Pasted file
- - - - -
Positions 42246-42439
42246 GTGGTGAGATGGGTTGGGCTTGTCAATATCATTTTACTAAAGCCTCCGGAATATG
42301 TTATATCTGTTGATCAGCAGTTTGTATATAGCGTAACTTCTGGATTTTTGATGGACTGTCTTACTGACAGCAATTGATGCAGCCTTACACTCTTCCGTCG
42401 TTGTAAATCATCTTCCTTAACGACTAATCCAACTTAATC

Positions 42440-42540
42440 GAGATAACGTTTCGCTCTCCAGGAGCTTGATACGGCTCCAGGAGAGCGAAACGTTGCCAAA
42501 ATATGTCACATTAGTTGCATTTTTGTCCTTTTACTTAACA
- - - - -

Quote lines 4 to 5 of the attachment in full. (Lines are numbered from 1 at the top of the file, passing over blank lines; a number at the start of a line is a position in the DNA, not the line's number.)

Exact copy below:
42401 TTGTAAATCATCTTCCTTAACGACTAATCCAACTTAATC

Positions 42440-42540